Let’s just start this post with getting the big news out of the way…
At about 2:00pm today I got the official approval that I can have the HSCT.
It’s hard to believe that I only initially planned to come for testing.
Now let’s back up to the morning…
I woke early at about 6:00am and as breakfast isn’t served until 9:00am, I decided that a chocolate doughnut / eclair thing might tide me over (Dad brought them yesterday). It did.
I also offered one to my roommate, and she declined. Weird.
Anastasia stopped in to see if I was ok, and Dr. Fedorenko too.
Dad arrived at about 10:30am with the intention to see Dr. Fedorenko about 11:00am.
Dr. Fedorenko has a full quota of patients at the moment. The wards consist of 7 (little) Australians and 5 or six other patients. With this load the proposed 11:00am turned into 1:15pm.
I was confident of good news, but you never really know and Dad and I were soon at ease and the 45 minutes spent in Dr. Fedorenko’s office went quickly.
There was so much information given, I’m happy that I recorded our discussion. It’ll be good for me to review and share if required.
Anyhow, the results of my tests from the past few days were discussed thoroughly and individually and everything within a normal range.
I also found out that I’m O+. Good to know.
I have no MS lesions currently active (not a good thing but not a bad thing in regard to the treatment, just a fact) but there’s 15 on my brain and 3 of a considerable size on my spine.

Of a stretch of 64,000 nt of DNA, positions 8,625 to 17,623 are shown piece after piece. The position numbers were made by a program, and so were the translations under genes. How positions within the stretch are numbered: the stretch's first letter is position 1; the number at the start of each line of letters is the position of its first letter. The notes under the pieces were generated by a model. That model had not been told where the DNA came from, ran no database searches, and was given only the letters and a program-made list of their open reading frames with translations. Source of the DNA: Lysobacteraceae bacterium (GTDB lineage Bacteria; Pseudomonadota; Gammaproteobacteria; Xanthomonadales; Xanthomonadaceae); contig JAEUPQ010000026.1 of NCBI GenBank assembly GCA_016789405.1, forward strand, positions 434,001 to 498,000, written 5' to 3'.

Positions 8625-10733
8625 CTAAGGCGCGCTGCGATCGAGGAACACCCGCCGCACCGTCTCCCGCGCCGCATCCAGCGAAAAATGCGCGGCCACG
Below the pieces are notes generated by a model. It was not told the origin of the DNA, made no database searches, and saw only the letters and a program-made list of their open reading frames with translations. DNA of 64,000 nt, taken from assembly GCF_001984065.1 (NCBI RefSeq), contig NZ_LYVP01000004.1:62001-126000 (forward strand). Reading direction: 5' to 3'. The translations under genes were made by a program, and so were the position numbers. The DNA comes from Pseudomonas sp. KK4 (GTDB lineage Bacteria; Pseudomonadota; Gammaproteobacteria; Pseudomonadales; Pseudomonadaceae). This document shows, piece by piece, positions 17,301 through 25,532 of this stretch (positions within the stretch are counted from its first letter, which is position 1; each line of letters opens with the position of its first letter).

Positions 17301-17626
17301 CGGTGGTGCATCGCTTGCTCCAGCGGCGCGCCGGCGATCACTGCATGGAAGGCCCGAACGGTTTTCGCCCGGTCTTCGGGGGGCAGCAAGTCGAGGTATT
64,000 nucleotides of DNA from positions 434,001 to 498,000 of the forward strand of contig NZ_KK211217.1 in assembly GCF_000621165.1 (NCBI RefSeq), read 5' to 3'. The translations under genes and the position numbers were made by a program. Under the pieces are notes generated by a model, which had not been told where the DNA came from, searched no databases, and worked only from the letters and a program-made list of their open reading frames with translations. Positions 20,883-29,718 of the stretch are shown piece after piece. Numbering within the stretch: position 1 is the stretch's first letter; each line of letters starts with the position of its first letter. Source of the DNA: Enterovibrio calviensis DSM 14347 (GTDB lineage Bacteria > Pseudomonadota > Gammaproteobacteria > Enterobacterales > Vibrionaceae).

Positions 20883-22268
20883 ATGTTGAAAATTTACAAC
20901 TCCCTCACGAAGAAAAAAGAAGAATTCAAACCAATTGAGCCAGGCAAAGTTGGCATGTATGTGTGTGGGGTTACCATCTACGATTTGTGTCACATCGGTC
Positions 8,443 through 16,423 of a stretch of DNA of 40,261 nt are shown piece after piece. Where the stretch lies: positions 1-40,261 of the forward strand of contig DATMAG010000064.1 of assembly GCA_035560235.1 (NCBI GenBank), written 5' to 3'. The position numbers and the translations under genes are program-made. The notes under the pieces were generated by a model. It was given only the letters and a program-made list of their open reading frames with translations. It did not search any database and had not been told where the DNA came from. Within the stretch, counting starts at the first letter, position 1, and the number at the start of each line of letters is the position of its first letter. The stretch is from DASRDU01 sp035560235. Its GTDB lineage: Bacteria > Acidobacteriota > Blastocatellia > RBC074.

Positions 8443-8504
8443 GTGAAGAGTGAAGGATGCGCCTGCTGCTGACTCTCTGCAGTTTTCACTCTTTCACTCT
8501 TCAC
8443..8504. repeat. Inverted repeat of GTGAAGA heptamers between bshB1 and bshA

It’s the spinal lesions that are responsible for my spaz walk.
Dr. Fedorenko also explained that it’s spinal lesions that in 100% of cases that will eventually develop into a more progressive form of MS and therefore more debilitating etc. It could take 10 – 15 years but it would happen, but not now.
I’m a good candidate and he sees a 80-85% chance of my current symptoms either diminishing or disappearing.
Dr. Fedorenko believes in treating both the disease and the patient, so customises his approach to suit the individual.
He is also a firm believer that the treatment process is a 50/50 partnership between he and his team what he and his team do, and me and my team.
He also believes that attitude and positivity are key to a successful transplant and result.
I can do that, but I might need some help along the way.
So. It all starts tomorrow… Friday, November 28 2014.
A brilliant day.
ps: Today also marked Julie’s new birthday. Her stem cells were transplanted this afternoon. Dad and I masked up and ventured to the 3rd floor to take part in the celebration. Congratulations Julie. xo